REHABILITATION centres in the Hunter Valley and Central Coast are reporting an increase in cases of synthetic drug addiction.
The Glen – a drug and alcohol rehabilitation centre in Rothbury and on the Central Coast- has experienced up to a 25 per cent increase in admissions to the clinics for synthetic drug addiction treatment in the past year.
Four people have been admitted to the Hunter clinic alone in recent weeks.
With synthetic drugs, including cannabis, becoming widely available and easily accessible across the state, The Glen’s coordinator Vince Coyte believes shop owners are selling the drug while fully aware of the consequences it can have.
“We started noticing it last year. We started having problems because we weren't testing for it,” Mr Cotye told Fairfax Regional Digital. “It became a serious problem for us.
“You have to have special tests for it as it doesn't have the (the active chemical in marijuana, tetrahydrocannabinol) THC in it, there’s an artificial ingredient which has the same effect.”
Mr Coyte said at the moment, the biggest indicator of a synthetic drug user was behaviour.
“In recent weeks we’ve had four people come in to our centre using synthetic drugs," he said. “There are two big problems, one is they have unknown contents, some of which can be very dangerous to the user.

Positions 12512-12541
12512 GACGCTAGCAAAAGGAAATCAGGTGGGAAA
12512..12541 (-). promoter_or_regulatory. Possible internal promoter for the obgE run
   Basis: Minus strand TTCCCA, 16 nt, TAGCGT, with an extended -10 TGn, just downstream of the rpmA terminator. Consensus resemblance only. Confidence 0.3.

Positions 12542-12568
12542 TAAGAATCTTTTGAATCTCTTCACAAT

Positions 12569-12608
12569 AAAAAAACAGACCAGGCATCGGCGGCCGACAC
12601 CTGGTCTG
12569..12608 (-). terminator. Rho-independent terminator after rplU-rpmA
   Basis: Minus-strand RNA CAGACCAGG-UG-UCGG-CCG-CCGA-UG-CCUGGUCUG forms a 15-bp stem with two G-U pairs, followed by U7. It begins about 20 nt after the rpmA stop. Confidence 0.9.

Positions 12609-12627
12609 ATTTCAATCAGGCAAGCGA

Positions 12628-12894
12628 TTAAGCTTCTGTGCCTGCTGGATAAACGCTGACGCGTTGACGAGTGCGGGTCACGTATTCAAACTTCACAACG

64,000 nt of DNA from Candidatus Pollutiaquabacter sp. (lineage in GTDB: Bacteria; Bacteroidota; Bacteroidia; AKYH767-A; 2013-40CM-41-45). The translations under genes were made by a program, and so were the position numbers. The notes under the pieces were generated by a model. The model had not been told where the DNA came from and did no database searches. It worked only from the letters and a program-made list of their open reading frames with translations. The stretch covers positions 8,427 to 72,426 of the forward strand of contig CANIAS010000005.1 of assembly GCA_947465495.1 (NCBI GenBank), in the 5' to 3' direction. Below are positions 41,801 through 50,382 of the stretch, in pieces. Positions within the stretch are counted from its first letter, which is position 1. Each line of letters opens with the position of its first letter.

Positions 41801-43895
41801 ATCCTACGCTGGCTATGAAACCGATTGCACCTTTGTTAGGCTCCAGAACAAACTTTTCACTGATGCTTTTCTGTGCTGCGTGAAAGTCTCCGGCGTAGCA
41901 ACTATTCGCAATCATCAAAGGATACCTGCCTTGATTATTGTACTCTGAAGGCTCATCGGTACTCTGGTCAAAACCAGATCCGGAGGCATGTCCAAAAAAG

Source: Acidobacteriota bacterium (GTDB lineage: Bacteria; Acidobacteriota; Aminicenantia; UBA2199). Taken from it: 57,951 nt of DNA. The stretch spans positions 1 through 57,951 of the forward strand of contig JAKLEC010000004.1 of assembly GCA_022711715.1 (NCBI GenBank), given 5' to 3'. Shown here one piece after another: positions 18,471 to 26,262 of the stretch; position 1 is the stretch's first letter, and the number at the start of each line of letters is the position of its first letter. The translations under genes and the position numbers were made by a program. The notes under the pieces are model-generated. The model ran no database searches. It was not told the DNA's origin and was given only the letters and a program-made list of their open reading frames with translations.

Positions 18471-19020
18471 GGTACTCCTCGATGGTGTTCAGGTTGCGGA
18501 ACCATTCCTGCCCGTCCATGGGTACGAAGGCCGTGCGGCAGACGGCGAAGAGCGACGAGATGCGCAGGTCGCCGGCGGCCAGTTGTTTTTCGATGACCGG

“It’s not necessarily the drug that gives them the kick but other things they put in with them. There’s not control on them. The second thing is they’re legally available.
“People think just because it’s legally available, they’re harmless but that perception is completely wrong. Some of these synthetic drugs are worse than real drugs.
“I’m concerned about the fact that some people sell it and they really don’t care.
Mr Coyte likened the sale of synthetic drugs to selling baby formula with arsenic in it.
“This is the equivalent of the irresponsibility,” he said.
As the drugs are relatively new to consumers and rehabilitation centres, he said, workers still are learning about the effects.
“The thing we've found is the mental damage they do - it’s only a relatively new experience but there seems to be an increased loss of mental capacity and increased paranoia.
“There an increase in bad episodes and people being hospitalised, so while it is fairly new I can’t definitively say what the mental damage is. What I can say is this is a dangerous new experience.
“To be honest one has to criticise who would actually sell it even if it’s legal.”
Synthetic drug users, Mr Coyte said, generally appeared to range from teenagers to people in their early 30s.